Category A12. Not-for-profit / Charity / Government
Idea Creation HASAN & PARTNERS Helsinki, FINLAND
Production HASAN & PARTNERS Helsinki, FINLAND
Production 2 INTO DIGITAL Helsinki, FINLAND
Production 3 B-REEL Stockholm, SWEDEN
Name Company Position
Tobias Wacker hasan & partners Oy Creative director
Katariina Harteela hasan & partners Oy Creative
Marc Stevenson hasan & partners Oy Executive producer
Joseph Bayne hasan & partners Oy Design director
Dean Clatworthy hasan & partners Oy Developer
Luca Rossi hasan & partners Oy Web designer
Sonya Isupova hasan & partners Oy Graphic designer
Mika Onnela hasan & partners Oy Editor/ animator
Laura Andersson hasan & partners Oy Junior creative
Riikka Rechardt hasan & partners Oy Junior creative
Antti Rasi Into-Digital CEO
Mikko Hytönen Into-Digital Head developer
Freshteh Piltan B-reel Director
Lia Eliasson B-Reel Producer
Shoot Hayley Shoot Hayley Photographer
Eva Anttila Plan International Finland Director of Fundraising, Marketing & Loyalty
Mika Välitalo Plan International Finland Senior Specialist - Technology, Innovation and Transparency
Nora Lindström Plan International Finland Global Coordinator for digital development
Niina Mikolanniemi Plan International Finland Senior Corporate Partnerships Manager
Kirsi Mettälä Plan International Finland Director, Development
Inka Kovanen Plan International Finland Press officer
Elin Wallberg Samsung Electronics Nordic AB Corporate Citizenship & Partnerships Manager
Pia Fri hasan & partners Oy Account manager
Sarah Sheehan The Honey Partnership Project Director
Harriet Butterfield The Honey Partnership PR Manager
Luke Bristow The Honey Partnership Client Director
Guy Peters The Honey Partnership Community Manager
Cecilia Ho The Honey Partnership PR Executive
Toni Perez OSG Communications Managing Director

Why is this work relevant for PR?

Gender-biased talk is a global problem – and Plan International is a global organization. Yet, money is scarce and behaviour change is difficult to achieve. That’s why PR played a vital role in making people re-think their behaviour, and the only way to reach a global and diverse audience.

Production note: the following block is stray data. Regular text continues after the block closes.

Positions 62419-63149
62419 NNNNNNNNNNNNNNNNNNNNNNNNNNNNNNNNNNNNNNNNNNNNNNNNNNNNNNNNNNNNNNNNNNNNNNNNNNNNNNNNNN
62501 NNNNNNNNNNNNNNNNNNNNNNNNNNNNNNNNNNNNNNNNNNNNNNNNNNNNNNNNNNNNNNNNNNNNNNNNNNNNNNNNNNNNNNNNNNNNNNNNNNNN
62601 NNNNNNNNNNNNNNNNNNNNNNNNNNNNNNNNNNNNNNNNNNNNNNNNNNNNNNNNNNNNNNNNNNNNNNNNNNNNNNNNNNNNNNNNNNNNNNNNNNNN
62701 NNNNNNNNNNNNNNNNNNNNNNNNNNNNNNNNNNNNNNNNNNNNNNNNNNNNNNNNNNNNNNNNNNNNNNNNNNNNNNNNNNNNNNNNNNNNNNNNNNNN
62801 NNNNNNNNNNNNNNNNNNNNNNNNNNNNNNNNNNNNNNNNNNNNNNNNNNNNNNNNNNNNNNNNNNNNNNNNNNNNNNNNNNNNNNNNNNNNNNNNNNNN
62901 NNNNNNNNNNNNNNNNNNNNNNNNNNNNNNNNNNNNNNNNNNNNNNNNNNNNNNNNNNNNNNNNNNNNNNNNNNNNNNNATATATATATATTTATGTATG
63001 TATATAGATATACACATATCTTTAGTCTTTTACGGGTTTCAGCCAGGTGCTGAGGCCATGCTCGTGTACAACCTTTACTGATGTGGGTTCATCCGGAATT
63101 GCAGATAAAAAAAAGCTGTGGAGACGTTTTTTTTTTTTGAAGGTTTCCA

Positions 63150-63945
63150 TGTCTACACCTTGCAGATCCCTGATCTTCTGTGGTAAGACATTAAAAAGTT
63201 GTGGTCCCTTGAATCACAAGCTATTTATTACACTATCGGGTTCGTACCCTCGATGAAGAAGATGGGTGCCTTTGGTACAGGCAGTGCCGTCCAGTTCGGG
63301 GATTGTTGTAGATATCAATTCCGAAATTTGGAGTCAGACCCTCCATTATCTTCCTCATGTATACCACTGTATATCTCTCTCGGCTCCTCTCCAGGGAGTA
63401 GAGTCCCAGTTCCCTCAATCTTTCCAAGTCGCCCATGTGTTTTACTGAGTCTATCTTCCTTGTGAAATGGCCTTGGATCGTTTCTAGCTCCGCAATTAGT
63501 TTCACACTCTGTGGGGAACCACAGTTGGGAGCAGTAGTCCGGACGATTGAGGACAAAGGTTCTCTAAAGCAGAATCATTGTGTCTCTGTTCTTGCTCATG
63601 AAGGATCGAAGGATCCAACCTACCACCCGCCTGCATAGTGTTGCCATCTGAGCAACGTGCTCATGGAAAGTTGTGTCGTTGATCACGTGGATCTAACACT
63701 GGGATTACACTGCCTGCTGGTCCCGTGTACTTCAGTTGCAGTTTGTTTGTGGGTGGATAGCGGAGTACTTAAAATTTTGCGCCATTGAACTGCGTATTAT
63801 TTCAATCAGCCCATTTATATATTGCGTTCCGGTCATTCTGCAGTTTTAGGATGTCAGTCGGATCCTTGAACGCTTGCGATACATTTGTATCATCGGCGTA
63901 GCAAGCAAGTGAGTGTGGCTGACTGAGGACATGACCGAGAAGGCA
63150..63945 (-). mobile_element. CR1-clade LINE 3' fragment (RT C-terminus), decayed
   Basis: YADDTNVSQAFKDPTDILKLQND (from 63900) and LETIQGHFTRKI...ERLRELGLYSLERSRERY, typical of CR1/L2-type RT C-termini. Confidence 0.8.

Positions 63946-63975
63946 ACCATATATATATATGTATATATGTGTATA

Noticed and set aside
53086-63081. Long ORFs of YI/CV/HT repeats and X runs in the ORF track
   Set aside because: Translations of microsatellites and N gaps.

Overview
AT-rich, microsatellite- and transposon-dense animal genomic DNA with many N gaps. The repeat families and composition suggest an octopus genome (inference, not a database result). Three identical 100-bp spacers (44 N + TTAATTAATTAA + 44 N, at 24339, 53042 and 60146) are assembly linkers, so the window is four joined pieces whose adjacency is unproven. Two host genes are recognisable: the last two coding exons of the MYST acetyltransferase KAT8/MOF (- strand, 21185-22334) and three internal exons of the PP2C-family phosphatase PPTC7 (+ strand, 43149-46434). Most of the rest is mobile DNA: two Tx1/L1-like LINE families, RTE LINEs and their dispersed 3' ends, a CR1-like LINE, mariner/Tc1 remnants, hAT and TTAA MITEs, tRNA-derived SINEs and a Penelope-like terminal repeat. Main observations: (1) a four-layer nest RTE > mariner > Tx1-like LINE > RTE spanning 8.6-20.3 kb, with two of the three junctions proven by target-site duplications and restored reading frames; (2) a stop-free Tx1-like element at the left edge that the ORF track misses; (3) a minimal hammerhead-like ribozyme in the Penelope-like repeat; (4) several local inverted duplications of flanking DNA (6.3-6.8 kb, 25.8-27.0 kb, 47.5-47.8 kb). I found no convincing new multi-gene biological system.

Plan International is a humanitarian organisation that works for girls’ rights. They’ve been more known for their work in developing countries, but they work globally for lasting impact on norms, attitudes and behaviours towards girls. We needed to make people see Plan as a global, modern organisation that advances equality for girls everywhere. Research shows that we talk differently to children depending on their gender. We talk to boys about their abilities, skills and potential and to girls about their bodies and feelings. Little by little, this starts to influence how they see themselves. A study shows that by the age of six, girls are more likely to think that boys are the smarter gender; many girls believe that men will do better in fields associated with brilliance – such as physics and mathematics.

Describe the creative idea

Sheboard is a virtual keyboard for boosting girls’ confidence. With predictive text input, it suggests gender-neutral language. It helps everyone reflect on – and possibly change – the ways we talk to and about girls. Sheboard also reminds girls about the abilities they have that people don’t always think to mention. The amount of communication that happens on our mobiles keeps growing. That’s why the keyboard is an ideal place for tapping into people’s language. But the idea is bigger than that; typing messages is something everyone can relate to, and just hearing about the keyboard makes people think how they choose their words when talking with or about girls.